Customer: “I might be doing the math wrong.”

Me: “All right, so we’re all clear here?”

Customer: “Yes.”

Me: “All right, here’s your receipt. Have a good night.”

Customer: *jokingly* “I wonder where my son gets all his nagging from.”

(We finished up there, she left, and I apologized to the next customers for the wait. This whole exchange cost me twenty minutes and was a contributing factor in our late departure at the end of the night. Not once did she apologize, but maybe she forgot to…)

Unfiltered Story #147158

, , | Unfiltered | April 18, 2019

I’m making sandwiches on the line. A coworker has just changed the trash in the dining room.

Customer: reaches all the way into the trashcan and pulls the bottom of the empty bag up through the hole in the top of the receptacle.

Customer (to coworker): “How do you expect me to throw my trash away?”

Coworker: “Um, sir, you did that yourself. I just saw you.”

Customer: puts bag back, throws trash away and leaves without another word.

Changed The Situation

, , , , | Right | March 28, 2019

(I work in a sub shop. There are a lot of shady people in this part of town. Most are rough around the edges, but despite this, you get customers that make you panic. It’s a very hot summer day, and a customer walks in wearing a thick coat, with his hand in his pocket, clearly holding something bulky with weight. This already sets off a few red flags for me. The customer walks in but doesn’t join the lineup, rather just starts pacing around the cash register. His eyes are constantly shifting between all the people in the store, though he refuses to make direct eye contact.)

Me: “Hello. If you’re going to be getting something I need you to join the rest of the lineup.”

Customer: *ignores my statement*

(I start trying to finish orders so other customers can leave the store ASAP; they also seem to be getting nervous about this person. As soon as I finish the last customer, while my coworker rings them through the till, I start stepping around the corner to grab my phone and keep an eye on the situation. The customer proceeds to walk up to the register, hand still on whatever is in his pocket. My coworker and I exchange a nervous glance.)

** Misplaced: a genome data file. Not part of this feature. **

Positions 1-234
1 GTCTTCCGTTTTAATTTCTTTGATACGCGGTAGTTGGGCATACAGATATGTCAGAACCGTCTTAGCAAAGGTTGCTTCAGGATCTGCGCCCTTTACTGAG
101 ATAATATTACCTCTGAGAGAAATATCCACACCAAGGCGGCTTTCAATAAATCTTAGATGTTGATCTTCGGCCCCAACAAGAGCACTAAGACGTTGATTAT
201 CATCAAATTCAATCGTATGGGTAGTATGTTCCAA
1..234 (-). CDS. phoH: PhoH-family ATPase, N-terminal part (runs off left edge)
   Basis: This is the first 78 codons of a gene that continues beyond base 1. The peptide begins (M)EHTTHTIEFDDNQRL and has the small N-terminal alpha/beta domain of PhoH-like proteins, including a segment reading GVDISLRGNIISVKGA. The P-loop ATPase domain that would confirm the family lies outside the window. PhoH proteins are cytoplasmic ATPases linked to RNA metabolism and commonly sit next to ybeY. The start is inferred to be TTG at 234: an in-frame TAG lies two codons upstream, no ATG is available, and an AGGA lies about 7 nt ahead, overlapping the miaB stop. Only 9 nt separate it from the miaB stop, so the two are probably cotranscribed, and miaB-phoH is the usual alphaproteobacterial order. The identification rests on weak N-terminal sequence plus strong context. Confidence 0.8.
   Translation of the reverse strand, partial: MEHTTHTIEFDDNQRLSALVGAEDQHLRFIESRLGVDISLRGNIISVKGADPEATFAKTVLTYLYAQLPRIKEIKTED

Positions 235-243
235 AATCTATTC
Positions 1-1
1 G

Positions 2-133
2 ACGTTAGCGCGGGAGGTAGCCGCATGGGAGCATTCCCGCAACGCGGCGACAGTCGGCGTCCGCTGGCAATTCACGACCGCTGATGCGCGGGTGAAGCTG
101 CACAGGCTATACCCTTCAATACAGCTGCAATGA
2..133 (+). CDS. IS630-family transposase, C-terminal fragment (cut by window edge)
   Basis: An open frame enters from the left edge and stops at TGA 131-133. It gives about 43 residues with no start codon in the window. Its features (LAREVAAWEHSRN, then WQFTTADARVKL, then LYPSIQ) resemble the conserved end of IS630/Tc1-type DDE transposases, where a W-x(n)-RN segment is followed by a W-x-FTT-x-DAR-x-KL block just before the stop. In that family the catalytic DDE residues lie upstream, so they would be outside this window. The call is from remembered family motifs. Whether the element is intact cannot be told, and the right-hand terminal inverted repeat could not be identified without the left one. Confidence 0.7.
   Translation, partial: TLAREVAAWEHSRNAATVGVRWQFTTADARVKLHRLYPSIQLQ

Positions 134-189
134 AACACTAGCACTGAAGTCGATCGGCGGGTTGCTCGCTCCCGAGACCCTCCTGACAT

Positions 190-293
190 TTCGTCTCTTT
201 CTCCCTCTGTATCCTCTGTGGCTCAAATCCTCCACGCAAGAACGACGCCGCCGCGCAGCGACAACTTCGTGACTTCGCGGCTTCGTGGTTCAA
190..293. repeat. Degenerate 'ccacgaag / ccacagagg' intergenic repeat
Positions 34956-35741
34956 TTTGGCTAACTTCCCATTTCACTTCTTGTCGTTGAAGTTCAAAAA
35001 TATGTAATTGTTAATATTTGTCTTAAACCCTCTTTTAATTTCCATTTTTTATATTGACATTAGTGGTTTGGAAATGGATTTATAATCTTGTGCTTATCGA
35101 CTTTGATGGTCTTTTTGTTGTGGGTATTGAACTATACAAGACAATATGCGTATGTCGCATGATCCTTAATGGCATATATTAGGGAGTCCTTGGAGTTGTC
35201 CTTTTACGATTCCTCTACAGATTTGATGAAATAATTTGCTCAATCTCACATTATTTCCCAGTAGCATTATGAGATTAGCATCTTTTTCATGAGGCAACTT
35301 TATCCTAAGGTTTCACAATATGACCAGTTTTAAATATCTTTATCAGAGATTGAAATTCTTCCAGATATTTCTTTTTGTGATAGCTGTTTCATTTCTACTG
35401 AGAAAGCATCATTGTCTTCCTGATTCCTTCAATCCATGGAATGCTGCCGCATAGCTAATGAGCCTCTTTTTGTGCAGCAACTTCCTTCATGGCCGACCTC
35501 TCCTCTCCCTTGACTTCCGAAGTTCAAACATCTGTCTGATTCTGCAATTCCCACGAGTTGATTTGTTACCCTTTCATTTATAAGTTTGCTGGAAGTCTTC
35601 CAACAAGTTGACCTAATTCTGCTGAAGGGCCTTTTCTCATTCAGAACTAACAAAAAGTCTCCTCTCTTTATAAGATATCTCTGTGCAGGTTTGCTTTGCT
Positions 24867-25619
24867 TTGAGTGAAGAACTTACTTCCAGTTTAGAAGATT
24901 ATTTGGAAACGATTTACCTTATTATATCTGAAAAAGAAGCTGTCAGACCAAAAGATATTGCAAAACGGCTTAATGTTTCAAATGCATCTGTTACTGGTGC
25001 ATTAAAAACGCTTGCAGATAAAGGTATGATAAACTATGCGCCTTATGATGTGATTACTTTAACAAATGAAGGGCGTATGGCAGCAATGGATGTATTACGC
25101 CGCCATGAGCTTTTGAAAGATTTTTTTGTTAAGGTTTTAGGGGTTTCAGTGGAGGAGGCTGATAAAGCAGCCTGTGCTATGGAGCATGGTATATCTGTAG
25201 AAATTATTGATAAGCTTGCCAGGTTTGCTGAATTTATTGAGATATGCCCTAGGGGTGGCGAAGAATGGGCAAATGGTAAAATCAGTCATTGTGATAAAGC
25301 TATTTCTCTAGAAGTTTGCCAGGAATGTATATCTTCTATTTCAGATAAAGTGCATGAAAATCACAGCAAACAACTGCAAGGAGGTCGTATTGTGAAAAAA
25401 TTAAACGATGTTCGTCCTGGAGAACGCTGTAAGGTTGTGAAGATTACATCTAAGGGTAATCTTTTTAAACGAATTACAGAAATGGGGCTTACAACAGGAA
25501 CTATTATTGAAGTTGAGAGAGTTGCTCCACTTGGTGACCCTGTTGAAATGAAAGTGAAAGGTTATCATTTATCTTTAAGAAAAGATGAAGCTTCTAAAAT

Customer: *quickly pulls an item from pocket* “Hi, I would like to get some cash for these rolls of coins.”

(My coworker and I looked at the thirty or so full rolls of change. This is what he’d had in his pocket, to our collective relief. After we made the exchange, we talked to each other about how we had both thought it was a gun.)

Yule Regret That

, , , , | Right | December 23, 2018

(I am working around Christmas time, just minding my own business, when a lady comes in that used to be friends with my family. For a while, my family and I had gone to the same church as this woman, but it’s been a long time since I went to church. After the transaction is over and she’s leaving, I cheerfully wish her a “Happy holidays!” after which she all but runs over to me.)

Lady: *whispering conspiratorially* “Honey, I know that they make you say that, but you can say the real holiday to me. You don’t have to be all PC.”

Me: “You know, you’re right.”

Lady: *visibly brightens* “Merry Christmas!”

Me: “Have a happy Yule and a merry Winter Solstice.”

(All of a sudden, she made a you-betrayed-me face and ran away. Guess she forgot there’s more than one “real” holiday this time of year, including the pagan ones.)